Based on our research, while spent grains are being fed to hogs (domestic pig that weighs more than 120 lbs. (54 kilograms)), according to this article in Grit, the effects of spent grain consumption as hog feed are not quite as impressive.
In hogs, increased amounts of dried spent grains correlated with lower feed intake and a longer time to reach slaughter weight.
As hogs are not ruminants, and can’t digest fiber very well, the primary value of spent grains in their diet is the protein content.
However, according to this article that references University of Guelph professor, Ming Fan, who specializes in the study of gastrointestinal physiology, nutrition and metabolism in pigs, said there are numerous benefits to farmers who use spent grain in addition to regular feed.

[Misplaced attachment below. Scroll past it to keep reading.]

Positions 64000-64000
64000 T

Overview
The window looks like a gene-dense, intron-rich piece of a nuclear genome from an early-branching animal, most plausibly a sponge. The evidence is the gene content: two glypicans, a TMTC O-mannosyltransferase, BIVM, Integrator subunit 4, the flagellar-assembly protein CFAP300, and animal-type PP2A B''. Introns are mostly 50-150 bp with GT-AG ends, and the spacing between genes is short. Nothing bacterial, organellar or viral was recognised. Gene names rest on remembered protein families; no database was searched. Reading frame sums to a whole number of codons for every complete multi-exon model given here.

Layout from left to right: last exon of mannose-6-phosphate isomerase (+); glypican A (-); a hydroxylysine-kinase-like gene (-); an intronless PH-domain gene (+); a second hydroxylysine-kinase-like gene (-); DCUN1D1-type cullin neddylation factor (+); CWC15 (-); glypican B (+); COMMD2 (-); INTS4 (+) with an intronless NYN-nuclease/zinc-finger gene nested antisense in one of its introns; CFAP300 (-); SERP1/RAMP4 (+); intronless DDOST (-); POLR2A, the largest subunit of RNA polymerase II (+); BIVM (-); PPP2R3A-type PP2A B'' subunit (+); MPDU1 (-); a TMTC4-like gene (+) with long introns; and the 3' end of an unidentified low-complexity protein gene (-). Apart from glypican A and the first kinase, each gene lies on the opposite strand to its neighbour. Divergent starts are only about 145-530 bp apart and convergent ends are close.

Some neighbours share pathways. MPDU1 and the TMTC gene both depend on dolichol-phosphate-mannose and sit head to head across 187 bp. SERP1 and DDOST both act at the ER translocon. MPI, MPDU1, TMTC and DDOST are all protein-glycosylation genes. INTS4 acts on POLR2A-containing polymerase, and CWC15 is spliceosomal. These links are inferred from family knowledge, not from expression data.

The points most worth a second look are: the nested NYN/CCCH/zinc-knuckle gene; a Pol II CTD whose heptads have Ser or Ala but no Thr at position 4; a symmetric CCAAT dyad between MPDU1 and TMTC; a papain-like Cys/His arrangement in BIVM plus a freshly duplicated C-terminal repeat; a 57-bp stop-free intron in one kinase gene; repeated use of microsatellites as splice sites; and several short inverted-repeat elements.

One of the benefits is cost savings. About 70 per cent of a pig farmer’s operating costs is tied to purchasing animal feed, so the opportunity to save money on quality feed is a bonus, said Fan.
Also, the high fibre content in spent grains has the potential to decrease the odour of the manure and increase the quality of the meat.
“Potentially, believe it or not, in principle pork quality will be better,” he said.
Fan does say, however, that it’s important for farmers to consult nutritionists to ensure their animals are getting all the nutrients they need for proper health.